The EU has recently given a €4 million grant to reform the health data system so managers can better plan. Nonetheless, Libya has a number of challenges that prevent the improvement of institutional capacity.
“There are major reasons for the problems faced in Libya’s health system” said Hussain, “A key factor is the non-availability of funds – money is just not flowing from government to the health care system. You couldn’t even run one hospital with the money provided. There is simply no money for service delivery and investment is only very limited.”
He described a “gross disconnect” and “major vacuum” between policy and the medical frontline that the WHO was struggling very hard to narrow.
Financing and transparency are clearly issues. Hussain said the WHO and UN member states last year started to unfreeze Libyan assets, worth potentially billions of dollars, that could be used to fund health. Even a fraction of this amount would go a long way to solving many of the health issues faced.
This paper has obtained a letter from the former German ambassador Christian Much to Presidency Council head Faiez Serraj last June. Much tells Serraj the German government is prepared to help unfreeze roughly $50 million of Libyan assets held by Deutsche Bank that would then be transferred to the WHO.
One condition that Serraj had to meet was to certify “your government is legally entitled to dispose of the LAFICO (Libyan Arab Foreign Investment Company) funds”. Beida health minister Reida El-Oakley has argued that, because Serraj’s government has not been accepted by the House of Representatives, he fears claiming the Presidency Council is the legal government.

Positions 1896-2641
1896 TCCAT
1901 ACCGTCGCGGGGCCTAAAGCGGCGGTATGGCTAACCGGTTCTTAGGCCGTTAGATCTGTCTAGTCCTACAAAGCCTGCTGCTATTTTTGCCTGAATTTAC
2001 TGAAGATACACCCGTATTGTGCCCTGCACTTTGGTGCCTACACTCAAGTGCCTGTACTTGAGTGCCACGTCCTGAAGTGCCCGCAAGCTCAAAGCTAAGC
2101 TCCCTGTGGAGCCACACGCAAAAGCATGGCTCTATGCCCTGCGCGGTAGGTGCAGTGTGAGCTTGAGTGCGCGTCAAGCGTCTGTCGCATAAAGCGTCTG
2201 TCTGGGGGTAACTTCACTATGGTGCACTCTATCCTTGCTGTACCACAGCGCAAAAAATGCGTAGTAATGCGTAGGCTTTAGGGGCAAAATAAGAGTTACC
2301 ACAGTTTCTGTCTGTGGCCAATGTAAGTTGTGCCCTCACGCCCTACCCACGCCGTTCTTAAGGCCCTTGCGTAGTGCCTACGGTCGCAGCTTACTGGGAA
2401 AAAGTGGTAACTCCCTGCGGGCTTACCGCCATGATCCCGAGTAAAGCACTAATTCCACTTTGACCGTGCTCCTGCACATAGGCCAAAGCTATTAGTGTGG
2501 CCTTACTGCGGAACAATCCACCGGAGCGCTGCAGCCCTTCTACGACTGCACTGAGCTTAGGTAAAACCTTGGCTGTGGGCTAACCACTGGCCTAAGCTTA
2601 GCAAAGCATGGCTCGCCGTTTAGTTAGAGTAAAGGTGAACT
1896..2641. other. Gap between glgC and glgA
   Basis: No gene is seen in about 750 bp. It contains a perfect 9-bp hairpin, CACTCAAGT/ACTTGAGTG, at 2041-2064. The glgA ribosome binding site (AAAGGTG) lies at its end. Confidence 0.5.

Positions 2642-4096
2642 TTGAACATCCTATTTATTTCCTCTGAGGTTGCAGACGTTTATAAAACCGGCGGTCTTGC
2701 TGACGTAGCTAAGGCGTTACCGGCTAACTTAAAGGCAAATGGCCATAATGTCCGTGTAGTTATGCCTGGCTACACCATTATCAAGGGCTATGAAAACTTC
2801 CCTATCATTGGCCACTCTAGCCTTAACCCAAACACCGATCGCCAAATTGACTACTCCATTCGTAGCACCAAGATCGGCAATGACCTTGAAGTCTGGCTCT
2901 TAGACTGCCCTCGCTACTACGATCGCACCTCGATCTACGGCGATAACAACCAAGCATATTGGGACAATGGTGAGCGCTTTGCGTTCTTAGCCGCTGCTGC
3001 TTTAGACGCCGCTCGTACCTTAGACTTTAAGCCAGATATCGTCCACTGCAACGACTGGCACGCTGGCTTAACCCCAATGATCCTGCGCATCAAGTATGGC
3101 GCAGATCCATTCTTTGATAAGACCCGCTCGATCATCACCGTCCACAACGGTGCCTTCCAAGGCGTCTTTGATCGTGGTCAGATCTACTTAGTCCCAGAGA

Hussain believes that Libya cannot be compared to somewhere like Somalia, Yemen or Afghanistan, countries he describes as genuinely poor. “Libya has resources, but they are frozen”.
Even the richest of Libyans cannot pay for private sector treatment because of the lack of liquidity and instead have to rely on the “shambolic” public health service.
Hussain said he has held discussions with the Central Bank of Libya (CBL), who understood Libya’s health needs but believed the financial mechanism within the health ministry and sector is not transparent. Hussain has nevertheless urged them to realise that Libyans are dying and that the CBL should do more to allow finances to flow through.
Hussain says with clear frustration that health should not be politicised. He says he will not get involved in arguments between the CBL and Libya’s various governments, because this is outside his remit. But he is clearly exasperated by the crisis caused by such disagreements.
“It is not like having a lack of electricity. Fine I am hot, my child is upset. Health is not like that. If you do not give insulin to a patient or an operation to someone seriously ill, they will die” he said.